Sometimes, wives neglected their husbands. A hired servant’s level of greed was the only thing people could depend on. However, the servants had absolutely no idea how to nurse the ailing. All they were able to do was hand the patients what they asked for, or watch over them as they died. Eventually, those who earned money this way, ended up getting infected themselves, and perished with their gains in their hands…

 

The deterioration of humanity that Boccaccio informs us of is horrifying. However, though the harsh and steep mountain path is excruciating, once crossed over, the open field will be all the more pleasant. Extreme misery eventually turns into great joy, and the suggestive yet cheerful stories told by the gentle men and women that follow will bring upon laughter.

 

 

Democratic Freedom or Authoritarian Despotism

 

Besides The Divine Comedy, which is the genre’s exceptional masterpiece, outstanding works in Italian literature are The Decameron and The Betrothed. Reading classic literature is the ultimate way to pass the time in mandatory isolation. (RELATED ARTICLE: Japanese Readers Turn to Classic Literature, Sci-Fi Amid Coronavirus Pandemic)

 

It looks like we’ll be dealing with the coronavirus calamity for a while, but it will eventually end. I’m looking forward to when my friends come back down from the mountains so that I’ll be able to hear their thoughts on the translated books. “When the world calms down, next it will be love that will heavily infect us,” I said laughing, as the phone call ended.

 

With a mask on my face, I am merely sitting on my hands, but an epidemic impacts not only an individual’s fate but the fate of a nation.

 

After this catastrophe ends, which nation, the U.S. or China, will come out with hegemonic power? Calling it the coronavirus the “Chinese virus,” the U.S. is criticizing China, the source of the outbreak, for its cover-up mentality. China is spreading rumors that the U.S. military might have brought the coronavirus to the city of Wuhan.

 

In Beijing, an attempt to manipulate the public opinion towards anti-Americanism has supposedly begun, so that criticism will be aimed at the U.S. rather than at Xi Jinping’s regime. Nonetheless, there were people in China who were appalled by this, as messages that read, “bù yàoliǎn (shameless)” popped up on the internet. The number of urns in Wuhan was much higher than the reported virus death toll.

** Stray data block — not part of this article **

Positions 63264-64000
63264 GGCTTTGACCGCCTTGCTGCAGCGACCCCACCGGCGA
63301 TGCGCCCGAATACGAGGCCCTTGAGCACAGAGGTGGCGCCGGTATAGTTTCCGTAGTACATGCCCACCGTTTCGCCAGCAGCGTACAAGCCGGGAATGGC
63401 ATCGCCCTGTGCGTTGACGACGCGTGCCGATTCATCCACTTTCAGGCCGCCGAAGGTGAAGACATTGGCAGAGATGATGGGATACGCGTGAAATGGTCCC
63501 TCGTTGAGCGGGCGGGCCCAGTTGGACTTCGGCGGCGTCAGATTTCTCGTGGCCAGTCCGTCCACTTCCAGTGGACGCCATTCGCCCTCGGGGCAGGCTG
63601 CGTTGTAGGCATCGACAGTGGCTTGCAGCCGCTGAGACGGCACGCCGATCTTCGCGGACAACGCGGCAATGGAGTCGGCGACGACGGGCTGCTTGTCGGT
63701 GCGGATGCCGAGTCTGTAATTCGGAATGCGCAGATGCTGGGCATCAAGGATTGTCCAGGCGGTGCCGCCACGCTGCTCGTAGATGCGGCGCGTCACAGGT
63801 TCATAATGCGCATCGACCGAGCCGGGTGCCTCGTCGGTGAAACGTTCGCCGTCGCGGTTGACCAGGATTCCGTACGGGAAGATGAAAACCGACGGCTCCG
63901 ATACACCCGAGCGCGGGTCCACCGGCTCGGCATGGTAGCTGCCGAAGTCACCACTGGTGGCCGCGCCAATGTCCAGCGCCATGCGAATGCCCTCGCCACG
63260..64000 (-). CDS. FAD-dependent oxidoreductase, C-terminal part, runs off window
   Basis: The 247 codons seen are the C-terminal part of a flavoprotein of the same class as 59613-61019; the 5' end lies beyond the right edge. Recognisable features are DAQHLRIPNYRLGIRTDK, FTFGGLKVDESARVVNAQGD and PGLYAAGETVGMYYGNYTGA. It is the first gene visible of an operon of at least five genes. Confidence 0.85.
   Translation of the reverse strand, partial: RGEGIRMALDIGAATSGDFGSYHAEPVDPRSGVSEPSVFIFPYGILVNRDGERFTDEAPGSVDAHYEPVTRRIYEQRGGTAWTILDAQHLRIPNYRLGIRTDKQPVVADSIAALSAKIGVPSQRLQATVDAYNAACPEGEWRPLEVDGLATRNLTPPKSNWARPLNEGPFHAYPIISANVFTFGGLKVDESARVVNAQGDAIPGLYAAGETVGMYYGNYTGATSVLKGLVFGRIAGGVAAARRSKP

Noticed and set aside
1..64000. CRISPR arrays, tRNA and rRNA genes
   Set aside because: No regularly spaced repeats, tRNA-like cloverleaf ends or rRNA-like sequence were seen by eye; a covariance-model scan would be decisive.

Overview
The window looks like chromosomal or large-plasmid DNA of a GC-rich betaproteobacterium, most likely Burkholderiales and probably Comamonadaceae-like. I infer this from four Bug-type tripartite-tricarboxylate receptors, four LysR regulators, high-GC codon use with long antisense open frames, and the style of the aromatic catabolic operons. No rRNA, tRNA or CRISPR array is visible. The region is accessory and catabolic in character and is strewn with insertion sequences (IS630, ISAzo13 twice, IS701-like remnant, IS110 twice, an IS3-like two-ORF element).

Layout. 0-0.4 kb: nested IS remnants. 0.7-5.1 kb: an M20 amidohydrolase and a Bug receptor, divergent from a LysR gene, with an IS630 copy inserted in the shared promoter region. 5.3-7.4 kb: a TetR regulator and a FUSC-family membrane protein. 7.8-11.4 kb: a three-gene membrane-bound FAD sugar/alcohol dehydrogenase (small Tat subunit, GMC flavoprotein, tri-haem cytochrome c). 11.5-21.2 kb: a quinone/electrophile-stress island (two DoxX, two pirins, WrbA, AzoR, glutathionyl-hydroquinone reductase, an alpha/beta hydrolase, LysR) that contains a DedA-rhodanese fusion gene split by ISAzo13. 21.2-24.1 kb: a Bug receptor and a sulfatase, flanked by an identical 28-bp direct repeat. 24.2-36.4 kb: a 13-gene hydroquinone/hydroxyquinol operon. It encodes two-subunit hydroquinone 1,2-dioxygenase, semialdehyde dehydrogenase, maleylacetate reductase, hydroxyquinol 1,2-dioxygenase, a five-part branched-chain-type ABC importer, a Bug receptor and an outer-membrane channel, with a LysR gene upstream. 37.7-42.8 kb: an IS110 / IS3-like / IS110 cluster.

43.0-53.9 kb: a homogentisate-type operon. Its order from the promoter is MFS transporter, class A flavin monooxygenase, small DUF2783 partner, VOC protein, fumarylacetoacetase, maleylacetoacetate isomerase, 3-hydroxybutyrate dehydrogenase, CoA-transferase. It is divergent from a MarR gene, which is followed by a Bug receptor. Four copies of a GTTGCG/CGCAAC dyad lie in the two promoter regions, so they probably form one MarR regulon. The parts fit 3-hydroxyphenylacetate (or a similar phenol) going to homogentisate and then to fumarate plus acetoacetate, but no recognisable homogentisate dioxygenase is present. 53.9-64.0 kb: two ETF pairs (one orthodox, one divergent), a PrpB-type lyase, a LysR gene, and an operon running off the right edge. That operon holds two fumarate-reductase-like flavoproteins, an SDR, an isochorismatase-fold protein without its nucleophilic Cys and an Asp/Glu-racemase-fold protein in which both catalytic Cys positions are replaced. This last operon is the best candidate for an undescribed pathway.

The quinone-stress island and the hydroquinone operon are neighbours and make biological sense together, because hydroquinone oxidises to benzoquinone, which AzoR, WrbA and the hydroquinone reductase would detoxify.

The war against the coronavirus calamity seems to be taking shape into a part of the battle between a democratic free state and an authoritarian autarchy.

 

(Click here for access to the Seiron article in its original Japanese.)

Author: Sukehiro Hirakawa
Professor Emeritus at the University of Tokyo

 

Author:

Born in 1931, Sukehiro Hirakawa is emeritus professor at the University of Tokyo and a director at the Japan Institute for National Fundamentals. A prolific scholar and author, Professor Hirakawa has studied in France, Germany, and Italy, translated the Divine Comedy into Japanese, published and/or edited dozens of books, worked extensively in Japanese modern history, and has won, among other awards, the Suntory Prize for Social Sciences and Humanities, the Yomiuri Prize for Literature, the Medal of Honor with Purple Ribbon, the Watsuji Tetsurō Culture Prize, the Order of the Sacred Treasure, and the Japan Essayist Club Prize. A version of this Yasukuni essay appeared, in Japanese, in the newsmagazine Will (September, 2014), and in Professor Hirakawa’s latest book, Nihonjin ni umarete, maa, yokatta (Shinchōsha, 2014). Professor Hirakawa’s English works include Japan’s Love-Hate Relationship with the West (Global Oriental, 2005).